’Shift happens,’ Snowmass organizers adapt
Socially distanced activities on deck for peak holiday season
Snowmass Tourism Director Rose Abello has a saying: “Shift happens.”
And in a year when nearly every aspect of tourism and mountain recreation has been altered in some way by the COVID-19 pandemic, “shift continues to happen in Snowmass,” Abello said.
Amid changing health restrictions and an uncertain winter season, Snowmass Tourism took the lead on adapting winter programming to ensure that visitors and locals alike can still enjoy the off-mountain experience (this year, with masks on and extra distance between groups).
“How much could we shift to keep more options available, more fun, more activities rather than events?” Abello said. “It’s looking like we are going to be able to present quite a robust and entertaining calendar.”
Snowmass Tourism partnered with a number of local organizations — from the Aspen Skiing Co. to East West Partners to the Aspen Center for Environmental Studies — to bring “DIY,” self-guided activities to the village this season.
“We are very mindful of how ever-changing our environment is,” Abello said. With COVID-19 safety in mind, these “pockets” of activity will be “engaging, but for snippets of time” to mitigate crowding.
The result is a full slate of free programming that begins in earnest this week, with some new offerings and other familiar ones modified from years past. For a complete calendar of events, visit gosnowmass.com.
FREE GUIDED NATURE TREKS AVAILABLE
The Aspen Center for Environmental Studies launched its first free guided nature treks from the Snowmass Mall on Dec. 14. Snowshoes and stabilizers are available at no cost to attendees; tours depart daily at 10 a.m. and 1 p.m. from the ticket pavilion in the Snowmass Mall to explore the Nature and Sleighride trails.
The route is approximately 2 miles long on groomed and boot-packed trails; terrain is moderate but the treks will be at a relaxed pace.
This is the first year that ACES treks will be available at no cost to attendees on a first-come, first-served basis; no reservations are required. Paid Snowshoe Tours at Elk Camp also will be available, and free ski tours will launch soon from the top of the Elk Camp chairlift; a lift ticket is required to participate in ski tours.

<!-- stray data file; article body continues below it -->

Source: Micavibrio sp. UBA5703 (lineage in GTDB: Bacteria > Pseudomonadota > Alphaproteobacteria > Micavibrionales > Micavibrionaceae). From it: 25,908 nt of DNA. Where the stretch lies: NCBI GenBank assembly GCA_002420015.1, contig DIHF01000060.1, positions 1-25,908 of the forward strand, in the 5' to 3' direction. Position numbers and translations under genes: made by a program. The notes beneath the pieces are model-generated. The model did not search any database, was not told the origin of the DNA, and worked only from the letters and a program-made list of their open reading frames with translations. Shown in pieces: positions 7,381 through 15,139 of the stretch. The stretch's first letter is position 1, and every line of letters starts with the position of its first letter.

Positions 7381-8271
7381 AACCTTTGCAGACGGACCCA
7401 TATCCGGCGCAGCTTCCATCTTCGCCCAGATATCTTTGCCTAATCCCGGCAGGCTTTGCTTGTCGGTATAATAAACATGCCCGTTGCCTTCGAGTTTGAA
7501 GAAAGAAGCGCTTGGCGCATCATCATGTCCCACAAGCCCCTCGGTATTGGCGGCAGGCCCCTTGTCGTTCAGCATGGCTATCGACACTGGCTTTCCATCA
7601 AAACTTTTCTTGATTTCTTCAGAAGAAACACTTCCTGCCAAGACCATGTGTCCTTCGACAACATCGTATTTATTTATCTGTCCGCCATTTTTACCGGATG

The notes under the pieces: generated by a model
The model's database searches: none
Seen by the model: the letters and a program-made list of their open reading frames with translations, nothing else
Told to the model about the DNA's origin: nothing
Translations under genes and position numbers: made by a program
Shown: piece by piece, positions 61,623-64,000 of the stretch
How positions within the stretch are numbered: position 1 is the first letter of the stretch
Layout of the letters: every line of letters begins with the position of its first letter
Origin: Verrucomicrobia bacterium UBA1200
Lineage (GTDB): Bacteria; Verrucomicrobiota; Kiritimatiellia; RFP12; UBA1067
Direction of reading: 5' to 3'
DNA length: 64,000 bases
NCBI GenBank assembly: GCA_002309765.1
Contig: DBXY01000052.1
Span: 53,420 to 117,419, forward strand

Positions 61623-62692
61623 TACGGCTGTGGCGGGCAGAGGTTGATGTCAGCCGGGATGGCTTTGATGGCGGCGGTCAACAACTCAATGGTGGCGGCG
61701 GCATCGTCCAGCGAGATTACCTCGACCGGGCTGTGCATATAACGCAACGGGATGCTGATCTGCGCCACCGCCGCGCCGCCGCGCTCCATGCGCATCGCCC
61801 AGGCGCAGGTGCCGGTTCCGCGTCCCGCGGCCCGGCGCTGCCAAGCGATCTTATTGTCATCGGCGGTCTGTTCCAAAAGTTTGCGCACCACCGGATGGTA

LIVE ICE SCULPTURE DEMONSTRATIONS BEGIN DEC. 16
Local artist Thomas Barlow brings his chainsaw-wielding skills and eye for detail to the Snowmass Mall and Base Village beginning Wednesday with live ice sculpting demonstrations and sculptures that will evolve throughout the season.
Village regulars will recognize Barlow’s work from previous years, when he created installations for the Snowmass 50th anniversary celebration. The ongoing demonstrations are new this year, creating different shapes and designs as the ice melts.
Sculptures will include a full-size gondola cab, snowflakes primed for selfie-taking and ice animals; demonstrations occur on the Snowmass Mall every other Wednesday from noon to 4 p.m.
LUMINESCENCE DEBUTS FRIDAY
Snowmass Luminescence promises an immersive art experience this winter. The marquee event is the result of a collaboration among Aspen Skiing Co., Snowmass Tourism and a number of local organizations and international artists. Organizers will flip the switch at sunset Friday, activating a series of interactive light installations to create an illuminated walkway up Fanny Hill.
The walkway will function as an alternative to the SkyCab Gondola, connecting Base Village to the Snowmass Mall on the side of the hill closest to Wood Road. “Submergence,” an immersive light experience by the artist collective Squidsoup, also will debut Dec. 18, and Anderson Ranch Arts Center will display lights on its campus, as well. Another installation, “Prismatica” by Creos and Raw Design, joins the lineup in February.
Snowmass Luminescence will occur daily from sunset to 9 p.m. through Feb. 28.
SNOWMASS S’MORES RETURN TO SNOWMASS MALL AND BASE VILLAGE
Snowmass S’mores are back in the Snowmass Mall and Base Village this year — with a few modifications from years past.
Snowmass Tourism has partnered with Slow Groovin’ Chophouse in the Snowmass Mall and mix6 in Base Village to create pre-packaged, single-serve s’mores available daily at 3:30 p.m. Slow Groovin’ presents the “S’mores Bar,” featuring a chocolate graham cracker crust with layers of rice crispy treat, toasted marshmallow and chocolate drizzle; mix6 will offer a “S’mores Cup” with chocolate ganache.
“I’m particularly pleased how we were able to do this,” Abello said. “We wanted to keep that tradition alive.”
Snowmass Village retailers combined to generate $2.2 million in revenue in July, which translated to $247,891 in sales tax collections for the town’s general fund, according to the latest tax report available.
Support Local Journalism
Support Local Journalism
Readers around Aspen and Snowmass Village make the Aspen Times’ work possible. Your financial contribution supports our efforts to deliver quality, locally relevant journalism.
Now more than ever, your support is critical to help us keep our community informed about the evolving coronavirus pandemic and the impact it is having locally. Every contribution, however large or small, will make a difference.
Each donation will be used exclusively for the development and creation of increased news coverage.